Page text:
I'm hoping to get a few years service out of the 4.6. If I get a lust for more power rather than say improving the trucks off road capabilities with lockers etc then I'll seriously look at an LS3 lump and take the MS3 over to the LS3. If however the 4.6 proves reliable and in good fettle then I'm fully expecting the stock 220bhp to be plenty (the MS may free a few extra ponies!), and the tuning will focus on low end torque and economy (or more to the point efficiency).

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Hi Guys,

I am very interested to read of your electronics issues when converting to run on Mega Squirt systems. I am in the process of building rear engined off road buggy using a P38 Gems 4.6 as the donor vehicle for drive line. I know I am bucking the trend but what is wrong with using the original gems ecu (emc). I have found a company that will free the engine ecu (quite cheap) so it no longer needs input from the BECM and figure with a new power supply and fuse board (something like what they run in the Morgan plus 8) I can basically use all the standard sensors and engine loom. Not sure if I will be able to run the auto box and transfer case direct from the manual inputs and the 6 pin connection to the engine loom but I am currently laying out the controllers and bits I have salvaged from the p38 loom (with pin description inputs from the manual in RAVE) to see what inputs I need (earths power signal, comms and comms direction etc).

I may need something like Ashcroft's compushift or fit a manual valve body (and hi lo control) but I am hoping the stock system can be made to work (without input from the BECM or ABS controller). I think road speed signal can be obtained from the speedo output (if not done as standard).

I am a bit of a newby at this so the learning curve is steep but I wanted to learn something about electronic control while I build this project (other wise I could have bought a loom and ecu kit from the like of Lloyds or RPI).

 

Has anybody else out there tried to do it this way? I wold love to get my hands on simplified wiring diagrams. Also pin references from the manual are great but it would save me some work if they also had wiring colors so I can identify the tails on the bits of stock loom I need. Any help and advice greatly appreciated. Also looking for non locked maps that I can get loaded on the original PROMS for injection and timing mapping to remove the mid range lean/over heating issues with the stock maps. I may yet stump up the cash and buy Tornado chips but I think there will loads of folk out there with maps that may be worth a try. If it all works I may develop the engine a bit but agree that, bang for buck, the LS engine conversion is probably the way to go for over 250HP. Currently it just a play thing but if I can make it light enough it may worry a few of the tail enders in the Scottish Comp Safari scene.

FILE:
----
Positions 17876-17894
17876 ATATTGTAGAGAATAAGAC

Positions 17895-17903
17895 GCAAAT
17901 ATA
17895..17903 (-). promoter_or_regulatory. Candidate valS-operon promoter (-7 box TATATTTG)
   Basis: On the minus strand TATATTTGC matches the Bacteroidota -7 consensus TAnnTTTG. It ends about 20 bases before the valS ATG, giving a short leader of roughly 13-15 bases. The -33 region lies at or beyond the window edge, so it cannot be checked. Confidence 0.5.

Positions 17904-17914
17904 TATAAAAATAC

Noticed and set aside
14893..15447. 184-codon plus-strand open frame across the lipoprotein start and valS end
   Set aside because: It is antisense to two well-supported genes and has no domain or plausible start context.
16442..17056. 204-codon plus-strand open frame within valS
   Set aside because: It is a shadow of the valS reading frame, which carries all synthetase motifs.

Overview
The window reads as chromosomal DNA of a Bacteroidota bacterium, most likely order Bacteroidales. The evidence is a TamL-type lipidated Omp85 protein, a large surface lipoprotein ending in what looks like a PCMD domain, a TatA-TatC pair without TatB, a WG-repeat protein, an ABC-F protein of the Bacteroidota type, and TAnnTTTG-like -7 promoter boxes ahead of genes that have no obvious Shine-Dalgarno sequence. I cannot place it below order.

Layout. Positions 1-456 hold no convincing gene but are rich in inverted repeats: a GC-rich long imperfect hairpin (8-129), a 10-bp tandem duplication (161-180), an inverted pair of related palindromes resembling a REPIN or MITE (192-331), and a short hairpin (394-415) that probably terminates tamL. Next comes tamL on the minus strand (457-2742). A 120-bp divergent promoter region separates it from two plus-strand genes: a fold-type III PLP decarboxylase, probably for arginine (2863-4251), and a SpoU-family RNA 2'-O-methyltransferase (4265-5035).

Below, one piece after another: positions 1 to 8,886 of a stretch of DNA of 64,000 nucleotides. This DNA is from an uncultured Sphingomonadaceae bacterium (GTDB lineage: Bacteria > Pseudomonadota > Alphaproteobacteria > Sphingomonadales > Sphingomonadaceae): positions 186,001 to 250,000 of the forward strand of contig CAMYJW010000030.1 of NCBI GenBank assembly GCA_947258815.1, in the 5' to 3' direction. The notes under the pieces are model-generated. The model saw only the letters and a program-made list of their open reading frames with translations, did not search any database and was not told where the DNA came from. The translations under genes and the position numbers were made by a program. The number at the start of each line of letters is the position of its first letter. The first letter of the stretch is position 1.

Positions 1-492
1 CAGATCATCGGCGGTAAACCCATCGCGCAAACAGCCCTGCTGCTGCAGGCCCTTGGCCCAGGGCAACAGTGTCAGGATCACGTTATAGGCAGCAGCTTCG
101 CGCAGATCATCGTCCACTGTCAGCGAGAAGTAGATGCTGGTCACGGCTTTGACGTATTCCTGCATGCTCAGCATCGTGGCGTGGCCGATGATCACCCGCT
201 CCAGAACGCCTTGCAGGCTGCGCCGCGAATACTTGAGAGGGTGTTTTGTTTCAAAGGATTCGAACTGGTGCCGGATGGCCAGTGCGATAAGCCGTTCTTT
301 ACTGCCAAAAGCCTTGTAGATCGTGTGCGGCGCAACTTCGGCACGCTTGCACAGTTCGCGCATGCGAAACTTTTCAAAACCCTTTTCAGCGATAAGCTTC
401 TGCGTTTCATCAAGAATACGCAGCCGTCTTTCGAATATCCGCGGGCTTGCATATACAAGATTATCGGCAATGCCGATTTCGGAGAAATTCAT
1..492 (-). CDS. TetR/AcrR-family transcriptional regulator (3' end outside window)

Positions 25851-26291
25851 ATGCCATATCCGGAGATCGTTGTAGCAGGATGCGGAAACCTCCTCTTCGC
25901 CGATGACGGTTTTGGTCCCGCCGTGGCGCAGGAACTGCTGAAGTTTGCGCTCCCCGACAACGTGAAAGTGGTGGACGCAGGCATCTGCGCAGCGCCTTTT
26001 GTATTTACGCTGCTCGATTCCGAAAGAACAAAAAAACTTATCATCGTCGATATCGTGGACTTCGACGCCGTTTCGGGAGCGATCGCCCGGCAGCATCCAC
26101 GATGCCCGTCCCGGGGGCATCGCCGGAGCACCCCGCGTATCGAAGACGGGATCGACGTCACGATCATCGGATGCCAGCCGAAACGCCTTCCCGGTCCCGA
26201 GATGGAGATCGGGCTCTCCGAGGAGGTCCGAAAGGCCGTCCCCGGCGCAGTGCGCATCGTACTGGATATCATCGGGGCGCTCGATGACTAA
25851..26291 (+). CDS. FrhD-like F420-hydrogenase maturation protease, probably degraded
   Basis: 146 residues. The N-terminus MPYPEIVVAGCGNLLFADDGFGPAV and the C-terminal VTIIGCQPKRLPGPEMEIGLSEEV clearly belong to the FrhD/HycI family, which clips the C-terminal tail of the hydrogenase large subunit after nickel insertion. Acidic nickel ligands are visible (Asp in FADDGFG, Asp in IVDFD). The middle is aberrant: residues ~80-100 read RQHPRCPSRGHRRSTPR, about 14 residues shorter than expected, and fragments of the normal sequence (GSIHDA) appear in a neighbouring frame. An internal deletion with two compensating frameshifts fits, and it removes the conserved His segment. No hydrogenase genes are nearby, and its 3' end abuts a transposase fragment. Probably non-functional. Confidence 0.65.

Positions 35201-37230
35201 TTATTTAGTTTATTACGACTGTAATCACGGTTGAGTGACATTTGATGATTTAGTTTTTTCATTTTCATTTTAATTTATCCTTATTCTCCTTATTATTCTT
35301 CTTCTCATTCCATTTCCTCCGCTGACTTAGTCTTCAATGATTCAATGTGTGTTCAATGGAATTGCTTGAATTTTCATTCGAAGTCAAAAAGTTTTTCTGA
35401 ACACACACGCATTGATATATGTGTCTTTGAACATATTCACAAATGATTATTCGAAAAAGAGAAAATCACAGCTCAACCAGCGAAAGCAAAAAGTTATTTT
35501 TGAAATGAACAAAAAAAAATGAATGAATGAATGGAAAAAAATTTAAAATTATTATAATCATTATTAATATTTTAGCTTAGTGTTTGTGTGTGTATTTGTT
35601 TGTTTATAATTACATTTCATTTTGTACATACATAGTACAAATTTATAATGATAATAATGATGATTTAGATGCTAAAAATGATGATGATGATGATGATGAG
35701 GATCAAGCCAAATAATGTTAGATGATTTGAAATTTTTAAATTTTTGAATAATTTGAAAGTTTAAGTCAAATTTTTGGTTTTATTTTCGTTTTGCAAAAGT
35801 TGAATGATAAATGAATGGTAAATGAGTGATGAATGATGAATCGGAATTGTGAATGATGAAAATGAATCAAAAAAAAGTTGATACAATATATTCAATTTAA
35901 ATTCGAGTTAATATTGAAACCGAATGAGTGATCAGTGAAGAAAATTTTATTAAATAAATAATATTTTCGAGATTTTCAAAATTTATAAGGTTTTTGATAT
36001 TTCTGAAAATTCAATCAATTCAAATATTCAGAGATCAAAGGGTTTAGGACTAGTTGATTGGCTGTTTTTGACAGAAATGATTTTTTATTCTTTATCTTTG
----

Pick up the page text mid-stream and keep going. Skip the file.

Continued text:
Yet to find a stock wiring diagram with wire colors and would appreciate any links or leads, even simplified block diagrams (I will endeavour to post a block diagram of what I am trying but I think it will look like a Morgan +8 without the security input but these are all manual so no auto box controllers).

Wes, I hope I am not hijacking your thread. What sort of off road toy are you building? Mine only needs a few lights (for the dark northern evenings), usual engine gauges, fuel pump, etc, and a big stop, go and crank buttons. If I get really keen I will make an independant front end for it a bit like Mathew Lee's earlier buggies (maybe a bit longer). 

I run mostly 2wd offroad rails (VW powered) but also play with a modified diesel rag top 90 for trials, orienteering and some winch events (like yr Southern Challenge trophy trucks). After dipping my toe in Landrover club Comp Safari racing I find myself drawn to V8's - mostly for the noise! Plus in my old age a 2 seater toy is bit more sociable in the local 4x4 scene.

 

Bob Tail

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There is no reason if you dont want to play around with ecu tuning.  However if you are using the P38 gearbox you may have issues as its ECU needs to talk to the engine ECU.  Not knowing exactly what you are building can have a front driveshaft on the drivers side instead of the passenger side (as per P38) then I would go with a Disco 1 auto which is fully autonomous and a LT230 transfer case.

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Thanks Gary,

With the engine in the rear the drive shafts will be on the wrong side. Current plan is to cut the front diff housing and flip the mid section and reweld, Flip complete rear diff and re fit mountings maybe for a late disco J radius arm (simpler under the engine than using the top link and A arm set up from a disco 1 or 90) Thought about a few different combinations including shelling out for a proper reversing transfer case (Milner maybe) as not likely to need 2 ratios or using defender axles and just flipping nuggets (bit of redrilling required) but want the strength of the P38 gear to save buying uprated CV's etc. Have not read enough about the wear issues about flipped diffs yet. Apparently they don't like being run backwards for any length of time. Is this caused by gear profile or old wear patterns or spacial relationship between crownwheel and pinion? High pinion shaft will mean they need more oil or a splasher for lubrication.

For the gear box there is also an option to fit the manual valve body from an earlier ZF box but keeping an open mind till I see if I can get the engine ecu to talk to the gearbox and transfercase controllers. There is a 6 pin connector from the engine loom to to the gearbox loom which I think has the relevant links.I think the BECM just supplied power and a comms path but this can be replicated.